In a study published in Nature Communication recently, a team led by Prof. BI Guoqiang from the University of Science and Technology of China (USTC) and Shenzhen Institute of Advanced Technology, Chinese Academy of Sciences (CAS), together with collaborators from the United States, developed a software package named IsoNet for the isotropic reconstruction for cryogenic electron tomography (cryoET). Their work effectively solved the intrinsic “missing-wedge” problem and low signal-to-noise ratio problems in cryoET.
Anisotropic resolution caused by the intrinsic “missing-wedge” problem has long been a challenge when using CryoET for the visualization of cellular structures. To solve this, the team developed IsoNet, a software package based on iterative self-supervised deep learning artificial neural network. Using the rotated cryoET tomographic 3D reconstruction data as the training set, their algorithm is able to perform missing-edge correction on the cryoET data. Simultaneously, a denoising process is added to the IsoNet, allowing the artificial neural network to recover missing information and denoise tomographic 3D data simultaneously.
By performing IsoNet reconstructions on simulated sub-tomograms of apoferritin and ribosome, the team obtained results comparable to low-resolution atomic models. Reconstructions were also done for the tomographic 3D data of the immature HIV capsid, the paraflagellar rod and the neuronal synapse of cultured cells, all of which gave impressive results. It is noteworthy that after using the IsoNet to reconstruct the tomogram of the neuronal synapse, which typically contains a large number of proteins, membranous organelles, cytoskeleton and other complex structures, the tomographic 3D information of the vesicles, mitochondria, microtubules, microfilaments, cell membranes and protein complexes were all well recovered.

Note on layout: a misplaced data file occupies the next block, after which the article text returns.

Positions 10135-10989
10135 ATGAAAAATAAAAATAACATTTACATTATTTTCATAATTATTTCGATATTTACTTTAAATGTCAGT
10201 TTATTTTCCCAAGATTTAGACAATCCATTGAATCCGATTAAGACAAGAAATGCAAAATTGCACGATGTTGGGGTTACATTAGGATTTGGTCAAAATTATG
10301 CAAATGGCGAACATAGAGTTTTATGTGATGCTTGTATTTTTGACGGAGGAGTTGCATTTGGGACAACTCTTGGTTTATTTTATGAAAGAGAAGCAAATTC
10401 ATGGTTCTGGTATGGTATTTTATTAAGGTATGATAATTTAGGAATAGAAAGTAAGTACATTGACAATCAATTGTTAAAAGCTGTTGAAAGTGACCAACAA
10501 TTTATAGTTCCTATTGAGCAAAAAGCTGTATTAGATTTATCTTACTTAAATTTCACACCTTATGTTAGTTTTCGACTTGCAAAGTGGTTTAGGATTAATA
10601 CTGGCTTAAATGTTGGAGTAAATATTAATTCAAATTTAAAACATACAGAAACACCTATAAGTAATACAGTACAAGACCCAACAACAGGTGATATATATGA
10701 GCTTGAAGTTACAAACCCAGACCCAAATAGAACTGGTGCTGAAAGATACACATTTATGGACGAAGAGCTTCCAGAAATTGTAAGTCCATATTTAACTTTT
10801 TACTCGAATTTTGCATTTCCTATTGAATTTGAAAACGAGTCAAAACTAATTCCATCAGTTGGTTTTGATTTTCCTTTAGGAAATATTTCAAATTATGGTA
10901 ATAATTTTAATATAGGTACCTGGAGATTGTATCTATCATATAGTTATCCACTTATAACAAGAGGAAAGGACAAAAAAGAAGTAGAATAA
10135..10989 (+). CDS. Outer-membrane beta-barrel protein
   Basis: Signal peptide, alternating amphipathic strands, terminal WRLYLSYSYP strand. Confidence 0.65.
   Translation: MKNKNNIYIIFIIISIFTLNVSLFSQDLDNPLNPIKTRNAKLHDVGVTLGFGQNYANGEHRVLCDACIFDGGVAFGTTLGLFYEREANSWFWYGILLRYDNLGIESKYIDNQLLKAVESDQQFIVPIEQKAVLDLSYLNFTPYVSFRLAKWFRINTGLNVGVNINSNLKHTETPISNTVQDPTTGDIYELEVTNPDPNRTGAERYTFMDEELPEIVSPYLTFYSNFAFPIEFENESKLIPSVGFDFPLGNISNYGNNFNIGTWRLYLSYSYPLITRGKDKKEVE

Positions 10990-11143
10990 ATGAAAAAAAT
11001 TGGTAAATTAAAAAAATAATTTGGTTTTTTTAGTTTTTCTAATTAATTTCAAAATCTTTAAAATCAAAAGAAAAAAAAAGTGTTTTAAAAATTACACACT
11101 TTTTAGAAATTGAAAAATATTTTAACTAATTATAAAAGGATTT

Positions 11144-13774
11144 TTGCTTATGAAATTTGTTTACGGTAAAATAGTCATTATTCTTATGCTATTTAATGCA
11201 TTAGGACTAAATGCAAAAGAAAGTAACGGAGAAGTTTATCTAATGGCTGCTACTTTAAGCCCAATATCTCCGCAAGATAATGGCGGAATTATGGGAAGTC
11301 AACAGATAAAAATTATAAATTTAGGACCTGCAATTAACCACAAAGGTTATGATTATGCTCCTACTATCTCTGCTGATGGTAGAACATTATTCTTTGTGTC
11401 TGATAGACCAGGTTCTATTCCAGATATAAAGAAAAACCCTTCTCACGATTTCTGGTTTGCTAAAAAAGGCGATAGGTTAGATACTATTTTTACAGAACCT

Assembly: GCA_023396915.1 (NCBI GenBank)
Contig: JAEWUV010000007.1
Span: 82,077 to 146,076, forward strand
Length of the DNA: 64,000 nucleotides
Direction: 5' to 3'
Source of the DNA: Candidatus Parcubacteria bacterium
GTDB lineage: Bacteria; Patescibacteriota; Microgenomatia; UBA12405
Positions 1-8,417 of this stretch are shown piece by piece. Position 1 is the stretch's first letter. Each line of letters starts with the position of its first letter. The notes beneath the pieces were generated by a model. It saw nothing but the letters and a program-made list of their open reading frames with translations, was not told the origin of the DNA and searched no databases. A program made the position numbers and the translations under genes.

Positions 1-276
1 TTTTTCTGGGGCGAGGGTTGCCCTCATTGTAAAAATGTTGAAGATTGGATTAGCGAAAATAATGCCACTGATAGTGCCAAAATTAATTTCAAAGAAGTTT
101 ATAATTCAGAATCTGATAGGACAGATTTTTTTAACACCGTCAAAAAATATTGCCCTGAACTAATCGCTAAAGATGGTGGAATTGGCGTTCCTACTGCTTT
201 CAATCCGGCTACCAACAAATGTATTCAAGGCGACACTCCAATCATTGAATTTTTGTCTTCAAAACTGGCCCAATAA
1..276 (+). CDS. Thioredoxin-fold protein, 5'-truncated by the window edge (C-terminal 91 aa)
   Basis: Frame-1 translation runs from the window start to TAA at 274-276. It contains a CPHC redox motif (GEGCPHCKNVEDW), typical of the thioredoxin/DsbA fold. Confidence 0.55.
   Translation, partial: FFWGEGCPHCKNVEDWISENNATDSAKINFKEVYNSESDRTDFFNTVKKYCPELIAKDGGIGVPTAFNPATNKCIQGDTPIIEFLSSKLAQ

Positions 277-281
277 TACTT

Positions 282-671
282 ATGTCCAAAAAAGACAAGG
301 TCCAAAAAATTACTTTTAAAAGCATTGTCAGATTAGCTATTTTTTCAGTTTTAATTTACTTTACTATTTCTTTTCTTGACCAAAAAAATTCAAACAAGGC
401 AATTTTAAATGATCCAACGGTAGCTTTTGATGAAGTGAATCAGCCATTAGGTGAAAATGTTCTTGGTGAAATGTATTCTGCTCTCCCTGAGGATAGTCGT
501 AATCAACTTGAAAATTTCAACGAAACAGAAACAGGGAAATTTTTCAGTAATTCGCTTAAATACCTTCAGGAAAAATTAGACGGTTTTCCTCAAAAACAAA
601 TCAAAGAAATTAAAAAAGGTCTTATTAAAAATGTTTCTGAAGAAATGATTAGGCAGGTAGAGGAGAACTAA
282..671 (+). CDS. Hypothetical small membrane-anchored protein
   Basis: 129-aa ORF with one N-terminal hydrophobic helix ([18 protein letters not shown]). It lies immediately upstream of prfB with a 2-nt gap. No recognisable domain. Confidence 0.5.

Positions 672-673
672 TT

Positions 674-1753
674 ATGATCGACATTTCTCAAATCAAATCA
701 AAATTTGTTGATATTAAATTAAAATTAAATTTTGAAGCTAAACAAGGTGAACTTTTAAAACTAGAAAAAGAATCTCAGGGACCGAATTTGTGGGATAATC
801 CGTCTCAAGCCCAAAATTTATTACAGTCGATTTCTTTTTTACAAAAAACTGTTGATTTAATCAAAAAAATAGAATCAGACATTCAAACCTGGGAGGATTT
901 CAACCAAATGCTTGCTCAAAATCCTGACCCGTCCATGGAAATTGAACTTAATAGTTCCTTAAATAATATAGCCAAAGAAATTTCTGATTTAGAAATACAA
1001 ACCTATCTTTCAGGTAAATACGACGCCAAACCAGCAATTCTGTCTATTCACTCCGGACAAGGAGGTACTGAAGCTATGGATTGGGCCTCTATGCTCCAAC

After its release, IsoNet has raised lots of discussions, an important one of which is how IsoNet implements missing-wedge correction. A major deduction is that the neural network can learn the features of biological structures like proteins at different angles in 3D space during training, and supplement this information to the missing-wedge direction, similar to the 3D averaging of single-particle cryo-electron microscopy. Therefore, by continuously optimizing the neural network structure and expanding the training set, IsoNet will be able to recover high-resolution 3D structure information of each protein molecule in the cell, consequently laying a solid foundation for the visualization of the high-resolution 3D structure and distribution of each protein molecule in situ.
According to experts Dimitry Tegunov and others experts, the concept of IsoNet would be the future development direction of cryoET.
Isotropic reconstruction for electron tomography with deep learning
Article Publication Date